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Battle of the Little Bighorn

History >> Native Americans for Kids

The Battle of the Little Bighorn is a legendary battle fought between the U.S. Army and an alliance of Indian tribes. It is also known as Custer's Last Stand. The battle took place over two days from June 25–26, 1876.

George A. Custer
by George L. Andrews
Who were the commanders?

The U.S. Army was commanded by Lieutenant Colonel George Custer and Major Marcus Reno. Both men were seasoned veterans from the Civil War. They led a contingent of around 650 soldiers.

The tribes were led by several famous chiefs including Sitting Bull, Crazy Horse, Chief Gall, Lame White Man, and Two Moon. The tribes involved included the Lakota, Dakota, Cheyenne, and Arapaho. Their combined forces totaled around 2,500 warriors (note: the actual number is disputed and not really known).

How did it get its name?

The battle was fought near the banks of the Little Bighorn River in Montana. The battle is also called "Custer's Last Stand" because, rather than retreat, Custer and his men stood their ground. They were eventually overwhelmed, and Custer and all his men were killed.

Photo of Chief Gall
Chief Gall
Source: National Archives
Leading Up to the Battle

In 1868, the U.S. government signed a treaty with the Lakota people guaranteeing the Lakota a portion of land in South Dakota including the Black Hills. However, a few years later, gold was discovered in the Black Hills. Prospectors began to trespass onto the Dakota's land. Soon, the United States decided they wanted the Black Hills land from the Indian tribes so they could freely mine the gold.

When the Indians refused to give up the land, the U.S. decided to force the Indian tribes out of the Black Hills. An army was sent to attack any Indian villages and remaining tribes in the region. At one point, the army heard of a fairly large gathering of tribes near the Little Bighorn River. General Custer and his men were sent to attack the group in order to keep them from escaping.

The Battle

When Custer encountered the large village of Lakota and Cheyenne near the river at the bottom of a valley, he initially wanted to wait and scout the village. However, once the people of the village discovered his army's presence, he decided to quickly attack. He had no idea how many warriors he was up against. What he thought was just a few hundred warriors, turned out to be thousands.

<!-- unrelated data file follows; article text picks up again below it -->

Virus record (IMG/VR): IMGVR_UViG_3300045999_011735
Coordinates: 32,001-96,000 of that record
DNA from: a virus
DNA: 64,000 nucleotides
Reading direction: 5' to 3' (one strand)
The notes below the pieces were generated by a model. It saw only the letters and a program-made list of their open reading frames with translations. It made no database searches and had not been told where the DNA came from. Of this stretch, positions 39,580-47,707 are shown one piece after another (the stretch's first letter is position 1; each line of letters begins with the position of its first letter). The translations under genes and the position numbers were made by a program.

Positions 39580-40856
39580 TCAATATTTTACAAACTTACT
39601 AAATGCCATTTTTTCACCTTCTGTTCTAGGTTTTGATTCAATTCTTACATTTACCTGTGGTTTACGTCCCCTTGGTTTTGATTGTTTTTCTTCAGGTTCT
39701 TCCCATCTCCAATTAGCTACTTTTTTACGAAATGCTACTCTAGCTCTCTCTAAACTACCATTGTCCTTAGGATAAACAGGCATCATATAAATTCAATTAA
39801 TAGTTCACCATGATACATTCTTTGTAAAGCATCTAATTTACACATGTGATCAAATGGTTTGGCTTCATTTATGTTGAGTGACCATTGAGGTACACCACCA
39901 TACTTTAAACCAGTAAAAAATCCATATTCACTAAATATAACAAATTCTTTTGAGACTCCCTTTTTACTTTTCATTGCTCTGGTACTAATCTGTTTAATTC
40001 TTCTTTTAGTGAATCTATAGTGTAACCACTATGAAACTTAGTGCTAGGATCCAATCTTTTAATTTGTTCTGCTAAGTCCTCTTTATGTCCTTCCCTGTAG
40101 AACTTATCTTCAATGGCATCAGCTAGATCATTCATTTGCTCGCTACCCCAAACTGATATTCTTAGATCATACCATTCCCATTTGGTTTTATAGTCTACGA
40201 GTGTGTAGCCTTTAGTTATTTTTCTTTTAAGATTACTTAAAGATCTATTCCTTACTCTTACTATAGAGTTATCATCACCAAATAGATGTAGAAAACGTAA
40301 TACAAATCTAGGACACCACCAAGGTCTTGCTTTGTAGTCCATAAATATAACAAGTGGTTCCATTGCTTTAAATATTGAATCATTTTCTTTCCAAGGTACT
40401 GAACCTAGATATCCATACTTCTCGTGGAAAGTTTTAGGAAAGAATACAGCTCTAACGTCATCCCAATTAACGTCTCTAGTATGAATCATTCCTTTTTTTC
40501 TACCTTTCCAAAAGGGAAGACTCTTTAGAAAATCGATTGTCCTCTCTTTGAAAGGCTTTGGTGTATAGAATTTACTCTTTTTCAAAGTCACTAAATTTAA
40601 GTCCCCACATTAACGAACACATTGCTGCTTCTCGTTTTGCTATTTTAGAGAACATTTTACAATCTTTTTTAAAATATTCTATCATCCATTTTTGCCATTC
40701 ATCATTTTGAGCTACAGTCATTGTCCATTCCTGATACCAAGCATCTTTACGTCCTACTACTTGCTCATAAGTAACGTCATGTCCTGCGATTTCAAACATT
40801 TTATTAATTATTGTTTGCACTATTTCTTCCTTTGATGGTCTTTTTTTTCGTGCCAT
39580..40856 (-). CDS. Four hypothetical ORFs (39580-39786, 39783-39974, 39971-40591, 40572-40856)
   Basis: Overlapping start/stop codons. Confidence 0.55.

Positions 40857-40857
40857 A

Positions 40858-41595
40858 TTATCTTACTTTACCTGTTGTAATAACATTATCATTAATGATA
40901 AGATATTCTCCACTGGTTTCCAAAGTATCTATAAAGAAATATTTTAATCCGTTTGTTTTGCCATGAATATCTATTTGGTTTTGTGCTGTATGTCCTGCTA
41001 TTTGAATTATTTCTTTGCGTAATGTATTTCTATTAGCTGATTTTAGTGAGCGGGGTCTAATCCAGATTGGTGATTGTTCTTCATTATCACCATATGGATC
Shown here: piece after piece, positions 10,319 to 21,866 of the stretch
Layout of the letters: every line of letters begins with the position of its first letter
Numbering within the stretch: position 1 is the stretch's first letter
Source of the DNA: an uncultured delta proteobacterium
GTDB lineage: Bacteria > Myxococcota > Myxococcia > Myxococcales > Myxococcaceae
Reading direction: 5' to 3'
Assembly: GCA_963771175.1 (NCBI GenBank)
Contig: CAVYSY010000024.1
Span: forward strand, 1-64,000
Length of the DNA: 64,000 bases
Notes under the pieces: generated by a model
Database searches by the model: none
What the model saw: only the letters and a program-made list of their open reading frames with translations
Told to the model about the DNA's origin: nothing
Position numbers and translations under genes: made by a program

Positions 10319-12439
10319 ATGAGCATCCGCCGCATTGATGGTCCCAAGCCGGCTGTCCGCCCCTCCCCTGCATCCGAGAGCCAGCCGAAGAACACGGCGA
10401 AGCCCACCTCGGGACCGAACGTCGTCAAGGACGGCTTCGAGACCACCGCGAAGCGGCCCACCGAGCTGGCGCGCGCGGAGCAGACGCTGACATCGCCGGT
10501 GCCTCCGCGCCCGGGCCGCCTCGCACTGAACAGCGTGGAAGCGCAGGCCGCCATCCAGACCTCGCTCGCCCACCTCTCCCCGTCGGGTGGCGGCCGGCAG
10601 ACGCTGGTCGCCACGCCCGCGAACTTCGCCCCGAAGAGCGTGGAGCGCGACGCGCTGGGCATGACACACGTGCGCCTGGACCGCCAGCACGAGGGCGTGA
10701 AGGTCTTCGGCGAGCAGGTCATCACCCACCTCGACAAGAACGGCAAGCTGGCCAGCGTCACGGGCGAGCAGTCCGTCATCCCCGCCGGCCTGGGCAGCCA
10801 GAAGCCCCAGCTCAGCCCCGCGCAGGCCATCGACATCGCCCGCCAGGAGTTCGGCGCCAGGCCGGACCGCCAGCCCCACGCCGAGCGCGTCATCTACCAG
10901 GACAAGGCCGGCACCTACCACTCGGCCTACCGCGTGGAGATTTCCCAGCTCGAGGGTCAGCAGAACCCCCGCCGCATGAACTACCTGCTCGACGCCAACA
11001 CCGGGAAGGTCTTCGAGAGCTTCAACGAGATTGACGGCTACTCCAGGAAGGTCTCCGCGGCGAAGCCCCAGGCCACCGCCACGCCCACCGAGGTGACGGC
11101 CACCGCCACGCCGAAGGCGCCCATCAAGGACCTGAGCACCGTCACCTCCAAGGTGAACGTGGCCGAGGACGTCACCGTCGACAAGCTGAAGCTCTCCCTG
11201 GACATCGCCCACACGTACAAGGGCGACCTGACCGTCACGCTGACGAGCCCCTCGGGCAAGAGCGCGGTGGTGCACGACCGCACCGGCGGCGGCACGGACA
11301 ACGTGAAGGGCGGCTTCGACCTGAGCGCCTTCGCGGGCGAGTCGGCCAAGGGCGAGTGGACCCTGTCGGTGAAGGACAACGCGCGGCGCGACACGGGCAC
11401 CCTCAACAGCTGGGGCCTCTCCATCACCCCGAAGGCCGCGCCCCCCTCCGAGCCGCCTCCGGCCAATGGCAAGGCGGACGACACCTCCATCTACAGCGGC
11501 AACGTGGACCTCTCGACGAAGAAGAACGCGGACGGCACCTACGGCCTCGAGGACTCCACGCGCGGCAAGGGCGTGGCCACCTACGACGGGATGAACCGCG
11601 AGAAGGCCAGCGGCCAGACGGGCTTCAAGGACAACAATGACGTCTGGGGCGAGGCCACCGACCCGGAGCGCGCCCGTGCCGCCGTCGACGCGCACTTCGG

Custer split his army up and had Major Reno begin the attack from the south. Major Reno and his men approached the village and opened fire. However, they were soon overwhelmed by a much larger force. They retreated into the hills where they eventually escaped and were saved when reinforcements arrived.

The fate of the soldiers with Custer is less clear because none of them survived. At some point, Custer engaged the Indians from the north. However, his small army was overwhelmed by the much larger Indian force. After some fierce fighting, Custer ended up on a small hill with about 50 of his men. It was on this hill where he made his "last stand". Surrounded by thousands of warriors, Custer had little hope to survive. He and all his men were killed.

Battle of the Little Bighorn
Source: Kurz & Allison, art publishers


All 210 men who remained with Custer were killed. The main force of the U.S. army eventually arrived and some of the men under Major Reno's command were saved. Although the battle was a great victory for the Indian tribes, more U.S. forces continued to arrive and the tribes were forced out of the Black Hills.

General Custer's Jacket from the Smithsonian
General Custer's buckskin Jacket
at the Smithsonian

Photo by Ducksters
Interesting Facts about the Battle of the Little Bighorn
Activities For more Native American history:

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Homes: The Teepee, Longhouse, and Pueblo
Native American Clothing
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Social Structure
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History and Events
Timeline of Native American History
King Philips War
French and Indian War
Battle of Little Bighorn
Trail of Tears
Wounded Knee Massacre
Indian Reservations
Civil Rights

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Cherokee Tribe
Cheyenne Tribe
Iroquois Indians
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Crazy Horse
Chief Joseph
Sitting Bull
Maria Tallchief
Jim Thorpe
Works Cited

History >> Native Americans for Kids

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